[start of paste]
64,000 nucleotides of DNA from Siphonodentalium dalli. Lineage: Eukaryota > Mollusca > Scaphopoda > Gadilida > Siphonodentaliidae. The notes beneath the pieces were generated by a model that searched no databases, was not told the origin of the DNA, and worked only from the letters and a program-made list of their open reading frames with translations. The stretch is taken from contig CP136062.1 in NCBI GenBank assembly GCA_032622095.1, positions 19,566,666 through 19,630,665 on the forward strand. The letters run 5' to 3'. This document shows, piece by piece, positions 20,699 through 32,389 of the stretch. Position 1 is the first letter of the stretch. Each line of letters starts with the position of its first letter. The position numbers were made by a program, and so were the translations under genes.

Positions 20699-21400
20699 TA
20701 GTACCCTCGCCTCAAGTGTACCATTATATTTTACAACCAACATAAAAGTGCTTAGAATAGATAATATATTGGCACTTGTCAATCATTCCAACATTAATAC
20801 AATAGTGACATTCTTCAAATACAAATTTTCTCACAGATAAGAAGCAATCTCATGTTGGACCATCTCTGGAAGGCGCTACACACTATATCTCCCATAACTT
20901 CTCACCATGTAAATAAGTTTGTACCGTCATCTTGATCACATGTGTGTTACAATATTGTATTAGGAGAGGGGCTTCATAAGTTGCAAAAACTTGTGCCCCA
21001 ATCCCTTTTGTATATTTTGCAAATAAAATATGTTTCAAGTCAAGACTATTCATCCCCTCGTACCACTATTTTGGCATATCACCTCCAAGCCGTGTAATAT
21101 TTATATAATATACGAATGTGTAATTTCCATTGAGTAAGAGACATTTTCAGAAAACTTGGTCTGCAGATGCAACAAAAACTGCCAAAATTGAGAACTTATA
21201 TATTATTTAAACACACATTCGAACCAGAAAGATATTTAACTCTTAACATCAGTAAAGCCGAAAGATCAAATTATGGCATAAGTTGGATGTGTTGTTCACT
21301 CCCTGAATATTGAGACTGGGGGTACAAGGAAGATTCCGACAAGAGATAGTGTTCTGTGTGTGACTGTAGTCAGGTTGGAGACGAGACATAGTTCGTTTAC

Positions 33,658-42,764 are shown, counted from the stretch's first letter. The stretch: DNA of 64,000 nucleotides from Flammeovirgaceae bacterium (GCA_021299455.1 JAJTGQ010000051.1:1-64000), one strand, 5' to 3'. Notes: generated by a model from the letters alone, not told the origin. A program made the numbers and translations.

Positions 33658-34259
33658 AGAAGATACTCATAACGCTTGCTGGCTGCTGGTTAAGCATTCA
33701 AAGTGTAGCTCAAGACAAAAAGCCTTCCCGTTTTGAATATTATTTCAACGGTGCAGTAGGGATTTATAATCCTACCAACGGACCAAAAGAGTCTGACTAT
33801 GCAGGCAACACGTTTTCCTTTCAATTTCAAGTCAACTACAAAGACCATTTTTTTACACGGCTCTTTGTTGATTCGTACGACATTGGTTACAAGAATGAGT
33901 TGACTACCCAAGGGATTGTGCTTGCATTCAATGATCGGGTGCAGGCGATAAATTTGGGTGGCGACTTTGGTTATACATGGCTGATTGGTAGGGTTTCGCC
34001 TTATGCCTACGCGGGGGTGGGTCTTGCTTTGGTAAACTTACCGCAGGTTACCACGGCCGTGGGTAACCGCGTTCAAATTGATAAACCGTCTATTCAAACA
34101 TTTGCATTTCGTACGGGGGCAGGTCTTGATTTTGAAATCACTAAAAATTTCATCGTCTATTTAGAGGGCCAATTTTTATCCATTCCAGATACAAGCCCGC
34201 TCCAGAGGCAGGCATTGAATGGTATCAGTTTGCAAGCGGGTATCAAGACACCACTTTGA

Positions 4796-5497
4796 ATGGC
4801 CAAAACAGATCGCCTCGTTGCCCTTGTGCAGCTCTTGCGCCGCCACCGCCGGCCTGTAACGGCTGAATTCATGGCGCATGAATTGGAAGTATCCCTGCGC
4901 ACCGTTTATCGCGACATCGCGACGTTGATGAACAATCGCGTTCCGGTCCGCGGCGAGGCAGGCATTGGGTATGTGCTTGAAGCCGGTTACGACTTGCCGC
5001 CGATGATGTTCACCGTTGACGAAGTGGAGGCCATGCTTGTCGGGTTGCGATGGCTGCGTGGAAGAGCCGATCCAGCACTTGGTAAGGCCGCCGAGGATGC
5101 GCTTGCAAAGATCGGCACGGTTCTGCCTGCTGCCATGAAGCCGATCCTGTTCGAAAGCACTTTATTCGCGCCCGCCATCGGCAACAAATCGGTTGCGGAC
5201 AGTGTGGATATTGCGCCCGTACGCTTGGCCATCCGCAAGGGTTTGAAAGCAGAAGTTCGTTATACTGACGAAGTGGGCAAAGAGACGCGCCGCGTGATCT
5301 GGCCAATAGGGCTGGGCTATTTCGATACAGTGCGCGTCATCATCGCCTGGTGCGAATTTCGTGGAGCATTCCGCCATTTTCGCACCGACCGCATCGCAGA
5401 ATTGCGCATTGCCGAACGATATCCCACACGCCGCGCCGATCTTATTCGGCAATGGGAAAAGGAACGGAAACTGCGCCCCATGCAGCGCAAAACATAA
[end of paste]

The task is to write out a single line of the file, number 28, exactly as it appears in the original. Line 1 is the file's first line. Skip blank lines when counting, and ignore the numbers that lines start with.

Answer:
5401 ATTGCGCATTGCCGAACGATATCCCACACGCCGCGCCGATCTTATTCGGCAATGGGAAAAGGAACGGAAACTGCGCCCCATGCAGCGCAAAACATAA